The U.K.’s Serious Fraud Office, which prosecutes white-collar crime, is working with the U.S. Federal Bureau of Investigation and the Department of Justice, according to the person, who declined to be identified because they weren’t authorized to speak about the case.

Qualcomm Quizzed Again by EU Regulators Over Antitrust Complaint

Qualcomm Inc., the biggest maker of chips for mobile phones, was asked for information by European Union regulators investigating an antitrust complaint, two years after the EU dropped an investigation of the company.

The European Commission asked Qualcomm last month to supply “additional documents and information” related to a complaint filed last year by Icera Inc., a maker of wireless chips, the company said in a regulatory filing.

San Diego-based Qualcomm said in the filing that it continues to “cooperate fully with the commission’s preliminary investigation.”

Nvidia Corp., a maker of graphics chips, earlier this year bought closely held Icera for $367 million to add radio processors needed in phones and tablets.

Nvidia declined to immediately comment.

European Banks Threaten to Review Hungarian Units on Loan Law

Seven western European banks active in Hungary told the European Union that they’ll review the viability of their units because of losses imposed by the government, according to two people familiar with the matter.

In a letter dated yesterday to Michel Barnier, the EU’s financial services commissioner, banks headquartered in Austria, Italy, Belgium and Germany urged the European Commission to “take urgent and immediate action” against Hungary’s law forcing them to take losses on foreign-currency mortgages, according to the two people, who have seen the letter.

It was signed by the chief executive officers of UniCredit SpA, Erste Group Bank AG, Raiffeisen Bank International AG and its parent RZB, KBC Groep NV, Intesa Sanpaolo SpA and Oesterreichische Volksbanken AG as well as the chief financial officer of Bayerische Landesbank, according to the people, who declined to be identified because the letter isn’t public.

The letter pointed out the “potential losses imposed by the Hungarian government” on the banks’ Hungarian units, noting that the resulting stress “contributes to the current instability of the European banking market.”

Ex-CEO Agrees to Return $2.8 Million in SEC Clawback Case

A former chief executive officer will return $2.8 million in bonus pay and stock profits to resolve U.S. Securities and Exchange Commission claims stemming from a clawback provision in the Sarbanes-Oxley Act.

Maynard L. Jenkins, who ran CSK Auto Corp. from 1997 to 2007, was subjected to sanctions even though he wasn’t personally accused of wrongdoing when the agency sued the company for filing false financial statements from 2002 to 2004, the SEC said yesterday in a statement. The case marks the SEC’s first clawback against an individual who wasn’t alleged to have otherwise violated the securities laws, the agency said.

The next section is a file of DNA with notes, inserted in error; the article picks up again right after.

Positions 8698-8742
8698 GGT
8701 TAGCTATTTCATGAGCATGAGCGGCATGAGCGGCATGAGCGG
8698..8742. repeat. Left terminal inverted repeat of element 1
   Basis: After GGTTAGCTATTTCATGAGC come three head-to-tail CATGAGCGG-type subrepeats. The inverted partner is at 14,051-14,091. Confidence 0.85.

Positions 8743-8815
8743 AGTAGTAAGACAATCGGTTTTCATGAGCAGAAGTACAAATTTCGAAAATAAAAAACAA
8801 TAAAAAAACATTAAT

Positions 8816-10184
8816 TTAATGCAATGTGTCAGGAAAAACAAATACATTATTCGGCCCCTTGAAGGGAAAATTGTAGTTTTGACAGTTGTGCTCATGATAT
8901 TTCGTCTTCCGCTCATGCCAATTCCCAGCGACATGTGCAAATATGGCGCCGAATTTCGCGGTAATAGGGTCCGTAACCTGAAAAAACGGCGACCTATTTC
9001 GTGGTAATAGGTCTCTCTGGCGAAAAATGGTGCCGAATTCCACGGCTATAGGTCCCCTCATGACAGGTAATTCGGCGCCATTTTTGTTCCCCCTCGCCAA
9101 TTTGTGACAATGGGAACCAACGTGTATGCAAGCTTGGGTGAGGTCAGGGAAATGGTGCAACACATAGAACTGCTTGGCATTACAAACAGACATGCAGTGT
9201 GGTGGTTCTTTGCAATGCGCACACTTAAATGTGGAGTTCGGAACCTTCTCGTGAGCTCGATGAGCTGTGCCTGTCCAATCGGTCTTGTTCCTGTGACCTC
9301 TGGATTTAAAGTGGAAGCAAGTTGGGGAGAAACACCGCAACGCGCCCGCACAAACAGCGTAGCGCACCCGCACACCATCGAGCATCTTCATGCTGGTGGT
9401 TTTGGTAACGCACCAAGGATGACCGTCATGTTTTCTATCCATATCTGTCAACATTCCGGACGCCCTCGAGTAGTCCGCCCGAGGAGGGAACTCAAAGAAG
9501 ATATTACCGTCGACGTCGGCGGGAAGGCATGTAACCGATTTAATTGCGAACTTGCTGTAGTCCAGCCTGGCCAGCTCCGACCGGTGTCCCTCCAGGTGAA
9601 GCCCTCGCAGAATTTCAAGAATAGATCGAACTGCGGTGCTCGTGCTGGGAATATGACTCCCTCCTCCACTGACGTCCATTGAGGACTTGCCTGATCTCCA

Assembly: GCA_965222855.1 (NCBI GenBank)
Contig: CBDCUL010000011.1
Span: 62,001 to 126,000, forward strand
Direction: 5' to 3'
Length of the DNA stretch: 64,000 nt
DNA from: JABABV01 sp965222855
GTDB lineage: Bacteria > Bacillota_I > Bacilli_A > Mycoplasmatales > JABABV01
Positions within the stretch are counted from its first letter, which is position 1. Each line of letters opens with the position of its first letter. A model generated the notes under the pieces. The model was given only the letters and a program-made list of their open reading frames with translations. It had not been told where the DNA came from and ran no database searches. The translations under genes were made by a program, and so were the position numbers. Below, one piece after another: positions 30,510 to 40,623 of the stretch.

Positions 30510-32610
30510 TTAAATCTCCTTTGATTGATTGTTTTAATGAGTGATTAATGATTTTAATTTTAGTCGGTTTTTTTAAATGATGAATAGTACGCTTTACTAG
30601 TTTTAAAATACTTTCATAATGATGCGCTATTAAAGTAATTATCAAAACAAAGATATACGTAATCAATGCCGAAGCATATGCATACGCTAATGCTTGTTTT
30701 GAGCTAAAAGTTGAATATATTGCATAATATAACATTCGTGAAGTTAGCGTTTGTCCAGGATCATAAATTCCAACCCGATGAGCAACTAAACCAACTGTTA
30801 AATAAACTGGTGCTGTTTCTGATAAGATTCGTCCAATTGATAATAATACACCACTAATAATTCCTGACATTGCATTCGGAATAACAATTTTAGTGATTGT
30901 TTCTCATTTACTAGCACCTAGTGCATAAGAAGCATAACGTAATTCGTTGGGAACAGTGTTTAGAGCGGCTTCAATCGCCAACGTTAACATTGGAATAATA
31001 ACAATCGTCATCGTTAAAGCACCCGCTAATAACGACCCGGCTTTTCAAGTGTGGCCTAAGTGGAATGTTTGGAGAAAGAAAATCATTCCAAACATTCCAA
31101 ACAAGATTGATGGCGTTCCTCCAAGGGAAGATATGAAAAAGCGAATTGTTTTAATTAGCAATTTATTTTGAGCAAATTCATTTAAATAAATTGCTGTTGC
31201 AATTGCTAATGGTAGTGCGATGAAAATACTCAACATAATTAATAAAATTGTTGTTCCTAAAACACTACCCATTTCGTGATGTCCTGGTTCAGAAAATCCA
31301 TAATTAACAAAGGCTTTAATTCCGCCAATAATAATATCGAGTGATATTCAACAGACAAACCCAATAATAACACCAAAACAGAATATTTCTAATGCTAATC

“CEOs should know that they can be deprived of bonuses or stock profits they received while accounting fraud was occurring on their watch,” SEC Enforcement Director Robert Khuzami said in the statement.

Sarbanes-Oxley, enacted in 2002 to combat corporate fraud after accounting scandals at Enron Corp. and WorldCom Inc., gives the SEC authority to seize payouts to CEOs and chief financial officers at companies that restate earnings “as a result of misconduct.”

The SEC previously sued four former CSK Auto executives for accounting fraud, and separately charged the company for filing false statements, the agency said. The Justice Department brought a criminal indictment against the same executives, who pleaded guilty to various charges. CSK agreed to pay a $20.9 million penalty under a non-prosecution agreement with the Justice Department.

The settlement calling for Jenkins to return the money to O’Reilly Automotive Inc., which acquired CSK in 2008, is subject to court approval, the SEC said.

“The SEC makes no allegation of wrongdoing by Mr. Jenkins and concedes he had no involvement in or knowledge of the wrongdoing of others at the company,” John Spiegel, a Munger, Tolles & Olson LLP law partner who represented Jenkins, said in an e-mailed statement.

H&R Block Antitrust Loss Is Win for U.S. Ahead of AT&T Trial

H&R Block Inc.’s decision to abandon its acquisition of the maker of TaxAct products is a victory for the U.S. Justice Department as it prepares for a trial to stop AT&T Inc.’s purchase of T-Mobile USA Inc.

H&R Block, in a filing with the Securities and Exchange Commission, said yesterday it ended its proposed $287.5 million purchase of closely held 2SS Holdings Inc. The decision followed U.S. District Judge Beryl Howell’s Oct. 31 ruling that the merger violates antitrust laws.

“It’s a complete victory for the Justice Department and one that AT&T has to notice,” said Jeffrey S. Jacobovitz, an antitrust litigator with McCarthy, Sweeney & Harkaway PC in Washington.

The judge said company documents, testimony and other evidence showed that TaxAct’s competition “constrained” H&R Block’s prices, and combining the companies would probably cause prices to rise “to the detriment of the American taxpayer.”